Relationship Between Type 2 Diabetes Mellitus and Markers of Cutaneous Melanoma Aggressiveness

An Observational Multicentric Study in 443 Patients With Melanoma

E. Nagore; M.A. Martinez-Garcia; J.D. Gomez-Olivas; E. Manrique-Silva; A. Martorell; J. Bañulls; C. Carrera; P. Ortiz; J. Gardeazabal; A. Boada; E. de Eusebio; E. Chiner; C. Gonzalez; A. Pérez-Gil; D. Cullen; M. Formigón; B. de Unamuno; C. Navarro-Soriano; A. Muriel; D. Gozal


The British Journal of Dermatology. 2021;185(4):756-763. 

In This Article

Abstract and Introduction


Background: Some studies have suggested a relationship between type 2 diabetes mellitus (T2DM) and increased incidence of melanoma. Efforts are under way to identify preventable and treatable factors associated with greater melanoma aggressiveness, but no studies to date have examined the relationship between T2DM and the aggressiveness of cutaneous melanoma at diagnosis.

Objectives: To explore potential associations between T2DM, glycaemic control and metformin treatment and the aggressiveness of cutaneous melanoma.

Methods: We conducted a cross-sectional multicentric study in 443 patients diagnosed with cutaneous melanoma. At diagnosis, all patients completed a standardized protocol, and a fasting blood sample was extracted to analyse their glucose levels, glycated haemoglobin concentration and markers of systemic inflammation. Melanoma characteristics and aggressiveness factors [Breslow thickness, ulceration, tumour mitotic rate (TMR), sentinel lymph node (SLN) involvement and tumour stage] were also recorded.

Results: The mean (SD) age of the patients was 55·98 (15·3) years and 50·6% were male. The median Breslow thickness was 0·85 mm. In total, 48 (10·8%) patients were diagnosed with T2DM and this finding was associated with a Breslow thickness > 2 mm [odds ratio (OR) 2·6, 95% confidence interval (CI) 1·4–4·9; P = 0·004)] and > 4 mm (OR 3·6, 95% CI 1·7–7·9; P = 0·001), TMR > 5 per mm2 (OR 4·5, 95% CI 1·4–13·7; P = 0·009), SLN involvement (OR 2·3, 95% CI 1–5·7; P = 0·038) and tumour stages III–IV (vs. I–II) (OR 3·4, 95% CI 1·6–7·4; P = 0·002), after adjusting for age, sex, obesity, alcohol intake and smoking habits. No significant associations emerged between glycated haemoglobin levels, metformin treatment and melanoma aggressiveness.

Conclusions: T2DM, rather than glycaemic control and metformin treatment, is associated with increased cutaneous melanoma aggressiveness at diagnosis.


Exposure to ultraviolet radiation is the major known environmental risk factor for the development of cutaneous melanoma. Other factors, such as obesity (among men), decreased physical activity, cigarette smoking and alcohol consumption might also contribute to its increasing incidence.[1–5] Although the current clinical, molecular and histopathological markers provide insight into cutaneous melanoma outcomes, it is still an unpredictable disease.[6]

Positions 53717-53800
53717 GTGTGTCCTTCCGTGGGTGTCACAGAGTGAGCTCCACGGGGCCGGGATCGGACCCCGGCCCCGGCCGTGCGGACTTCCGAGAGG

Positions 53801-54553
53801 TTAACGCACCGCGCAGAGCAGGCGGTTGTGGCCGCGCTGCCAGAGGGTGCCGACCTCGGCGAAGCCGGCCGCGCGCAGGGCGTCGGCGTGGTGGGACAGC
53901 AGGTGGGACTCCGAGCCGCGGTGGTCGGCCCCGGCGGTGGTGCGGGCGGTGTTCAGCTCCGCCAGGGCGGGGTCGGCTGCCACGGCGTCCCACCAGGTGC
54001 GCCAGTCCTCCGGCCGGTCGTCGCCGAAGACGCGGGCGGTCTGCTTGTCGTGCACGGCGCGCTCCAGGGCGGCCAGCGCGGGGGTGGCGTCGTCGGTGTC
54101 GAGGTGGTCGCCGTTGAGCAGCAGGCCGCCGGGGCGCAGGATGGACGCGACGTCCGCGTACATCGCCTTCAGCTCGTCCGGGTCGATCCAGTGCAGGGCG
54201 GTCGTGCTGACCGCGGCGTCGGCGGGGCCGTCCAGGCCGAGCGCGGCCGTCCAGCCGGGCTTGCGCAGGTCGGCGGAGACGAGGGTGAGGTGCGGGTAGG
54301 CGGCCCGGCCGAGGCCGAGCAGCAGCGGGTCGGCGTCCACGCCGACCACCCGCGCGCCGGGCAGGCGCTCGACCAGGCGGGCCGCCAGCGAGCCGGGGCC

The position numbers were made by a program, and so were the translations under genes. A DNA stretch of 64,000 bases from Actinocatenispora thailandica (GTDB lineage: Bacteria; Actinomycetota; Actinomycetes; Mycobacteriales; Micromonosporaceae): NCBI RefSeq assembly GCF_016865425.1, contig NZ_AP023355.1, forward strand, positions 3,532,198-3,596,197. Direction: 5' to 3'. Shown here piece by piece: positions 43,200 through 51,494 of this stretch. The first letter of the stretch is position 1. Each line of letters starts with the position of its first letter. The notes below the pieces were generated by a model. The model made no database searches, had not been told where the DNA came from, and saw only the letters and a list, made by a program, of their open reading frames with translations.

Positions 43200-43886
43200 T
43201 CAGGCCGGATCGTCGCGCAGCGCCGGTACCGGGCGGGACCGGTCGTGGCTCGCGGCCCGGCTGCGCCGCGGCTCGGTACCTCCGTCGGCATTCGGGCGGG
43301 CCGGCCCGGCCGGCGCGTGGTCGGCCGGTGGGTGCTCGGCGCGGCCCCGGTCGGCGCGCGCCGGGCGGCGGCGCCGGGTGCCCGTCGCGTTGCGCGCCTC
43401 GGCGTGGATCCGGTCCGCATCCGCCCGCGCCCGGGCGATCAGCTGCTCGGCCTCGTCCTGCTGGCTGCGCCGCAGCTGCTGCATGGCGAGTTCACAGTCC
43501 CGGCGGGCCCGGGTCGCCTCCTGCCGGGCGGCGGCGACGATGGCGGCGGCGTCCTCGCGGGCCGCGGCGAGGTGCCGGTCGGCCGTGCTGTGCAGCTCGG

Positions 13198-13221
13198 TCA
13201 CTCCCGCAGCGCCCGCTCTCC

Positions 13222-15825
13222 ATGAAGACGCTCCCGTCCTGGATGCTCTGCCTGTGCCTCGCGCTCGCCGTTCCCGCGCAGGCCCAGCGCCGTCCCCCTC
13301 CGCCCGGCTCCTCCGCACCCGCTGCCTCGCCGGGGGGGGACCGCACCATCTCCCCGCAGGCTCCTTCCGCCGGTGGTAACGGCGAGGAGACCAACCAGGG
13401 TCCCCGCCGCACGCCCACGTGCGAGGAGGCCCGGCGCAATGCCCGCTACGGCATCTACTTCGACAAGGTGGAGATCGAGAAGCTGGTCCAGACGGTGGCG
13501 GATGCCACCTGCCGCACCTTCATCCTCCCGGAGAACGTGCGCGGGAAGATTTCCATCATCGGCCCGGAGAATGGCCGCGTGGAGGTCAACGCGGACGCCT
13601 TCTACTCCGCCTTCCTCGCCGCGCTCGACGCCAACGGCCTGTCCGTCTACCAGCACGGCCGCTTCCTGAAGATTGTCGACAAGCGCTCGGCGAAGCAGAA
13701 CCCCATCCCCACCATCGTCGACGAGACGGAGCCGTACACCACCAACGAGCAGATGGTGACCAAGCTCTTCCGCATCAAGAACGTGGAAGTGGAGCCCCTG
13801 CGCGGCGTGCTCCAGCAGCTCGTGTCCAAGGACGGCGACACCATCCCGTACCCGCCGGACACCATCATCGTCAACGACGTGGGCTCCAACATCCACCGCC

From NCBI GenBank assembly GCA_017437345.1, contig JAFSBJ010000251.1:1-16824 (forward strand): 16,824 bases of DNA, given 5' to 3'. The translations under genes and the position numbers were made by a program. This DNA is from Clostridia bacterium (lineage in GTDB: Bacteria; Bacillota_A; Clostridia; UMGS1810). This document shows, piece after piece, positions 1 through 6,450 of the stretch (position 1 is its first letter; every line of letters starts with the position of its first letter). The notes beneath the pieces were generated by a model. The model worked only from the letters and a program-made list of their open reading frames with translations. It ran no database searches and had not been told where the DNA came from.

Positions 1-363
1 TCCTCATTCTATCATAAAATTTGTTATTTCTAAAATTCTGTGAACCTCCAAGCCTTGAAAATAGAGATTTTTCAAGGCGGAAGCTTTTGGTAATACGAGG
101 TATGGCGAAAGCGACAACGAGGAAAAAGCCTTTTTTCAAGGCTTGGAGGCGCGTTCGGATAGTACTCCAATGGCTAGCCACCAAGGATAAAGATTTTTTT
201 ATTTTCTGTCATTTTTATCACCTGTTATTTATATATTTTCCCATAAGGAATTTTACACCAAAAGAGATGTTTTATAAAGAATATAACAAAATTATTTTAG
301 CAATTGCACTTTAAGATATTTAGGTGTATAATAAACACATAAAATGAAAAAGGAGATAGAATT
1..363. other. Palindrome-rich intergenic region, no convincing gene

Type 2 diabetes mellitus (T2DM) accounts for 90–95% of all diagnosed cases of diabetes and, in parallel with the worldwide escalation in the prevalence of obesity, T2DM is becoming increasingly common on a global scale.[7] Patients with T2DM increasingly present several types of solid tumours, although there have also been reports of a paradoxical reduction in the incidence of prostate cancer.[8–12]

However, the relationship between T2DM and cutaneous melanoma has scarcely been studied. A recent meta-analysis has suggested that T2DM represents a risk factor for melanoma, although the findings of each study included in the meta-analysis were inconsistent.[13] Insulin resistance has recently been found to be associated with cutaneous melanoma,[14] and hyperinsulinaemia, hyperglycaemia and fat-induced chronic inflammation have been suggested as plausible links between T2DM and cancer.[15] Adipose tissue may play a role here, as supported by the positive correlation between obesity and cutaneous melanoma risk, at least in men.[16]

However, the potential contributions of T2DM and the effect of confounders such as age, obesity, alcohol intake, smoking habits, environmental factors, glycaemic control and diabetes treatment (especially metformin, given its putative antitumoral activity)[17] on the aggressiveness of cutaneous melanoma at the time of its detection and diagnosis have not been studied prospectively.

Therefore, we formulated a working hypothesis, whereby T2DM would be associated with greater cutaneous melanoma aggressiveness, based on the existing evidence that insulin resistance and secondary chronic hyperinsulinaemia and hyperleptinaemia (both key antecedents of T2DM), may stimulate faster tumour growth and promote metastases.[18–20]

The objective of this study was to analyse potential associations between, on the one hand, T2DM, glycaemic control and diabetes treatment with metformin and, on the other, parameters influencing the aggressiveness of cutaneous malignant melanoma.